On May 18, 2023, the U.S. Department of Transportation (DOT) Pipeline and Hazardous Materials Safety Administration (PHMSA) published a notice of proposed rulemaking intended to improve the detection and repair of leaks from new and existing natural gas pipelines and certain gas facilities.
The proposed rule would update federal leak detection and repair standards, and affect more than 2.7 million miles of pipelines, over 400 underground natural gas storage facilities and 165 liquefied natural gas facilities. PHMSA said these updates would boost efficiency, cut pollution and waste, and create an estimated $2.3 billion annually in benefits. The estimated annualized monetary cost would range between $740 million and $900 million. According to the proposal, the rule could reduce unintended emissions from regulated gathering pipelines by 27%, from transmission pipelines by 17% and from distribution pipelines by 44% to 62%, and reduce blowdown emissions by approximately 43%.
DOT Secretary Pete Buttigieg stated that “[q]uick detection of methane leaks is an important way to keep communities safe....” In his view, the proposed rule is a “long-overdue modernization of the way we identify and fix methane leaks.” While the proposed rule acknowledges PHMSA’s existing leak detection and repair standards, as well as the Environmental Protection Agency’s own leak detection requirements, it seeks to strengthen leakage survey and patrolling requirements. The proposed rule also seeks to enhance standards for advanced leak detection programs, leak grading and repair criteria with mandatory repair timelines, and requirements for mitigation of emissions from blowdowns, and seeks to clarify requirements for investigating failures, among other things.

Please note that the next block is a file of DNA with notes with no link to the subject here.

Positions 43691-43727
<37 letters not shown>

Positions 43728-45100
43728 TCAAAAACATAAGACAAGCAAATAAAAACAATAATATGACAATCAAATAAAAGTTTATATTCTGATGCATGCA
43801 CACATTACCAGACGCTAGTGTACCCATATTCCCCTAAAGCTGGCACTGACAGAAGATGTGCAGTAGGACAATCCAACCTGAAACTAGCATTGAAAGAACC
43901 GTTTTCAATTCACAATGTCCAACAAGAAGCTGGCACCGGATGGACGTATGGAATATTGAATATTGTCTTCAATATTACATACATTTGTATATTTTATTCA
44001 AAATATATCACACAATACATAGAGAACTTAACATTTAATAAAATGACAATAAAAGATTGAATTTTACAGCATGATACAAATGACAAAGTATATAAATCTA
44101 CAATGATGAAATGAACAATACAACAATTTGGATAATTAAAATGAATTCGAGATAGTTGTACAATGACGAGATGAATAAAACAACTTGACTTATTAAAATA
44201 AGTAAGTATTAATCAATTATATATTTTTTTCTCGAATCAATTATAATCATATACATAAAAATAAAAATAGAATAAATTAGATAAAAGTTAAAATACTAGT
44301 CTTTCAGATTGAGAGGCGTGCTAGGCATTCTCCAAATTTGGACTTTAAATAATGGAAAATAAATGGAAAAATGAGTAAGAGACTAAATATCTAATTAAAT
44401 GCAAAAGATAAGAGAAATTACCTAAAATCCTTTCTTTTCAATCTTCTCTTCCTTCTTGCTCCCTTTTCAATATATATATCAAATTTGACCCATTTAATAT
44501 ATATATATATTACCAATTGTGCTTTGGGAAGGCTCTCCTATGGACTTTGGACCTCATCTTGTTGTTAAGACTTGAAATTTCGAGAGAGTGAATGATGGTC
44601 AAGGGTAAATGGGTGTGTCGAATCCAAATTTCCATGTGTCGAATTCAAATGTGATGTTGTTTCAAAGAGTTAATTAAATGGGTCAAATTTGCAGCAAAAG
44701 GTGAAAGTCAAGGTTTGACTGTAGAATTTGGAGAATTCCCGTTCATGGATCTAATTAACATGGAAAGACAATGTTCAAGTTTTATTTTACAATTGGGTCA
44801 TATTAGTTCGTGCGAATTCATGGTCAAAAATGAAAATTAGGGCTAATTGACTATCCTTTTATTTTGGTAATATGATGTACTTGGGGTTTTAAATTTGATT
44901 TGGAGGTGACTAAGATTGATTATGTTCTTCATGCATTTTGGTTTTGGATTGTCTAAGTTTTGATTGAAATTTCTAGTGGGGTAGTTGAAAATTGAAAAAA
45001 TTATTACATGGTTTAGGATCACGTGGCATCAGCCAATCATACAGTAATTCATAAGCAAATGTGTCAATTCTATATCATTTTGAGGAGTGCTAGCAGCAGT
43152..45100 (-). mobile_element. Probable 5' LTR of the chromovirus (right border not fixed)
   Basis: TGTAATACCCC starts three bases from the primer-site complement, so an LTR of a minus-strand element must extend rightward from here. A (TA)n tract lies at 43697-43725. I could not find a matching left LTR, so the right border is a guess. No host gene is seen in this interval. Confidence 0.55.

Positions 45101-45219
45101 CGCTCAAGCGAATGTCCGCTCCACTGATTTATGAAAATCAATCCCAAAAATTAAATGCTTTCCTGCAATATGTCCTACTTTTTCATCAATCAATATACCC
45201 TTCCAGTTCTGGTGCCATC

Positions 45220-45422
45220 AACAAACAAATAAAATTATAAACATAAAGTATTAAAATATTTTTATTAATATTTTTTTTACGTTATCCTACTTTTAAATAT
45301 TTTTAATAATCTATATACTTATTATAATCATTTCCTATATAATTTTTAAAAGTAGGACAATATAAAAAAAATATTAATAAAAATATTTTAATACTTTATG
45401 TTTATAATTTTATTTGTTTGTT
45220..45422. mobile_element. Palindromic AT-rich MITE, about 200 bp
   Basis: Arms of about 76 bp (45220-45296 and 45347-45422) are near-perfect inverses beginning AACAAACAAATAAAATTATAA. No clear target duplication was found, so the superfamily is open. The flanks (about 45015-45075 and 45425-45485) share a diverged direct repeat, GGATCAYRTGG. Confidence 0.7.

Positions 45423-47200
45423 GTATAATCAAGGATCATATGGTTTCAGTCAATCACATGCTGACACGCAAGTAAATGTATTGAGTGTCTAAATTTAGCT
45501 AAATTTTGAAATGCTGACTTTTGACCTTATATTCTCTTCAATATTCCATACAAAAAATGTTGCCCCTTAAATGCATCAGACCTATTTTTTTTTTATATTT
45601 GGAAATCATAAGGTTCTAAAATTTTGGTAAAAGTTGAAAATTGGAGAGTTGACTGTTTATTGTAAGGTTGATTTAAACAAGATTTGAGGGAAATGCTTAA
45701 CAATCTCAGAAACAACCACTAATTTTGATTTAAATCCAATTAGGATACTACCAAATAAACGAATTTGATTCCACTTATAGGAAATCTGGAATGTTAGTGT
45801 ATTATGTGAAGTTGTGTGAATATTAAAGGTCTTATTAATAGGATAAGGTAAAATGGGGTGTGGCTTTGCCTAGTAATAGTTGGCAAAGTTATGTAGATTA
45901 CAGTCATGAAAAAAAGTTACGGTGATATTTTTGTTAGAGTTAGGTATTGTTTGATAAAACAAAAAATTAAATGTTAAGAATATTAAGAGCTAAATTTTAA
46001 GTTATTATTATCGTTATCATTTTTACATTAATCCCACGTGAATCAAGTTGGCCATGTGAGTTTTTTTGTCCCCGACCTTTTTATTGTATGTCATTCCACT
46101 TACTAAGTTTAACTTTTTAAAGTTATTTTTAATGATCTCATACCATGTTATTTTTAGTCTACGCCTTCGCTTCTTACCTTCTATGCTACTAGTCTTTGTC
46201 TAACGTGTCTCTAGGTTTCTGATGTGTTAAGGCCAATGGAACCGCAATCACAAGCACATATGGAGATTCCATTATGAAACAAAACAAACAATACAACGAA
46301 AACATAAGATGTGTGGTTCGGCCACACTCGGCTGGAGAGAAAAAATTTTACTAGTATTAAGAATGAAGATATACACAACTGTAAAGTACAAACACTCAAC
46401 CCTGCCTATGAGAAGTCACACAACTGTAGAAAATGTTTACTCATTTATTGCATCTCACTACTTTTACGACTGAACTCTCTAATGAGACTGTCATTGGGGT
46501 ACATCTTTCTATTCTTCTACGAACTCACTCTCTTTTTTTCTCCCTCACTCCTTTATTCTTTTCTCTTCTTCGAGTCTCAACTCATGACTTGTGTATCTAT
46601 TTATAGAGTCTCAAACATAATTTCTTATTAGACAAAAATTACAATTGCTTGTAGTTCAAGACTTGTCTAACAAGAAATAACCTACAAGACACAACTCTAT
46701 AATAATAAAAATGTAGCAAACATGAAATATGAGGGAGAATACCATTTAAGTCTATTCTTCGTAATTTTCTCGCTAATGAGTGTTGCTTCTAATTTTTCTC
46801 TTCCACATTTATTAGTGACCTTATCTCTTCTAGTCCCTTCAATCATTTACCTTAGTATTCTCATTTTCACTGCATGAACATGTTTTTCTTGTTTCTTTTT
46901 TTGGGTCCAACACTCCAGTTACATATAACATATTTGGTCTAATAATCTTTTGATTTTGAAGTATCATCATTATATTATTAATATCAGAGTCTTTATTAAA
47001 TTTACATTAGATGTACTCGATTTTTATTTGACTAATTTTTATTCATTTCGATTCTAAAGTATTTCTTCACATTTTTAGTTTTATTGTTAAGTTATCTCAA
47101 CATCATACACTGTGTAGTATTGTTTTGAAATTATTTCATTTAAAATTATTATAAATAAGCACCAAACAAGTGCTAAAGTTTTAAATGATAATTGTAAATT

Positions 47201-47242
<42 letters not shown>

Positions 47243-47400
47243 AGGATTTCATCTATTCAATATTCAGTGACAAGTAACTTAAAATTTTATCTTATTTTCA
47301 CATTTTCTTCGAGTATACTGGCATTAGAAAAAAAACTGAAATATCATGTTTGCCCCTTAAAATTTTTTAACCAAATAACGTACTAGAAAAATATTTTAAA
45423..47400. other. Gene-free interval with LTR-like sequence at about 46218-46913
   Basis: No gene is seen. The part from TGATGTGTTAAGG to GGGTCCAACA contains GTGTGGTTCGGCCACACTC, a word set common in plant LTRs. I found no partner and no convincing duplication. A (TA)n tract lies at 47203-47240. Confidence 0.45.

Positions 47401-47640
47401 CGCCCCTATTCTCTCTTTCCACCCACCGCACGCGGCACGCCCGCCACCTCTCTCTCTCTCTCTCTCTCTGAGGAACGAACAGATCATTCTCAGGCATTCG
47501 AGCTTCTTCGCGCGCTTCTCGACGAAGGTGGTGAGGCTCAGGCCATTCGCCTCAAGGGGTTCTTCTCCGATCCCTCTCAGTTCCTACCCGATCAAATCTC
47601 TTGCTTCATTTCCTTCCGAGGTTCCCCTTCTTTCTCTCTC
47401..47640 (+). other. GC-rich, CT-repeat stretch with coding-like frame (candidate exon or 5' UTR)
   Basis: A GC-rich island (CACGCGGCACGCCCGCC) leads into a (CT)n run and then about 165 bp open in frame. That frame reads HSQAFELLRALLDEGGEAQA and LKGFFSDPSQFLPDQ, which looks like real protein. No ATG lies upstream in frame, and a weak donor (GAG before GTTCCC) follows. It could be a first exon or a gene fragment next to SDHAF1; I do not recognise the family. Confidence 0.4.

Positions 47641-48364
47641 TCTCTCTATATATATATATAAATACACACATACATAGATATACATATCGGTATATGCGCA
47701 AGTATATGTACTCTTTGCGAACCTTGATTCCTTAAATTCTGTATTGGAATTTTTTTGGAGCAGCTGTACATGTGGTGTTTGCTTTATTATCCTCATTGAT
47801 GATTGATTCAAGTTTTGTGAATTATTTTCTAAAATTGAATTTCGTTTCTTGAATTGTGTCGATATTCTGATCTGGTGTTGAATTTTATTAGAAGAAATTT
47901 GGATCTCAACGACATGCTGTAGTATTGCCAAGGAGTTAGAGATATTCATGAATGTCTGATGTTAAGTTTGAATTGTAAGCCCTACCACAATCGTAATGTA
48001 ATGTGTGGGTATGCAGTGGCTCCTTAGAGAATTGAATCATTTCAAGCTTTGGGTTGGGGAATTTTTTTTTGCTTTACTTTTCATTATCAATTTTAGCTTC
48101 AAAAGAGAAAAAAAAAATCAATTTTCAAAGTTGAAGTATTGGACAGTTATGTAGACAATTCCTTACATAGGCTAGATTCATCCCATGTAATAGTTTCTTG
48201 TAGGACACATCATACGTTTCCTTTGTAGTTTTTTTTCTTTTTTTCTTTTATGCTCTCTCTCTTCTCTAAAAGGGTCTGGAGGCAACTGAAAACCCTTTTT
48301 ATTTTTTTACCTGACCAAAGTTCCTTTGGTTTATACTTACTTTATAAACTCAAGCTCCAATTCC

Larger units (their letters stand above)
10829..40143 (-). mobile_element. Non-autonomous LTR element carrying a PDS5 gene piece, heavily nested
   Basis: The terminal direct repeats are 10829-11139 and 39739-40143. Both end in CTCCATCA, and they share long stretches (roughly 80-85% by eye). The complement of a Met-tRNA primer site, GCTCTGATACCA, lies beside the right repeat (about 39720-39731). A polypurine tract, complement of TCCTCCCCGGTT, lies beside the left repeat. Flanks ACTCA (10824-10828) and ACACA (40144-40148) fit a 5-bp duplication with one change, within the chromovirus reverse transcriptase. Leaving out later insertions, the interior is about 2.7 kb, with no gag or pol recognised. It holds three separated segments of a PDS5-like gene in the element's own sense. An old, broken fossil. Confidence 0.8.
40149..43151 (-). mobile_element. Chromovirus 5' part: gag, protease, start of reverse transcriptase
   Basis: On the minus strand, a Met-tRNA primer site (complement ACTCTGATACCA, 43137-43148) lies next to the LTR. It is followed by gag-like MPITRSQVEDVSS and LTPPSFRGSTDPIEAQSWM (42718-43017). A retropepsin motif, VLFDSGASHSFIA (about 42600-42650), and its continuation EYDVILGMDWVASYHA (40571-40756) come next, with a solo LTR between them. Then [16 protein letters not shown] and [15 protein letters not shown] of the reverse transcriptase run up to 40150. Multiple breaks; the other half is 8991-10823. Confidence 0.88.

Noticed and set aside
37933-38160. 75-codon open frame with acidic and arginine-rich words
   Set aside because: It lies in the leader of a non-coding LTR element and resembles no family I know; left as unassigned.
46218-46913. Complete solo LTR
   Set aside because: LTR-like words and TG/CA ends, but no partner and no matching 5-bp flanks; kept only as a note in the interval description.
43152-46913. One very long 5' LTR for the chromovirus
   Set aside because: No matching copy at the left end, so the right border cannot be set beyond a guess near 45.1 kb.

The proposed rule would require operators of transmission, distribution and part 192-regulated gathering pipelines to identify and repair all leaks in a timely manner. This would require classifying and repairing leaks according to schedules based on the leak’s public safety and environmental risks. To comply, operators would be required to demonstrate that their equipment and programs can detect all leaks above a minimum threshold.
Operators of part 193-regulated liquefied natural gas facilities also would have to perform quarterly methane leakage surveys of non-tank equipment. These operators would be required to repair leaks consistent with maintenance or abnormal operations procedures.
Please contact an alert author for advice regarding impacts the proposed rule may have on your business operations. We will continue to provide updates regarding if and when PHMSA proceeds with its final rule as well as implementation considerations.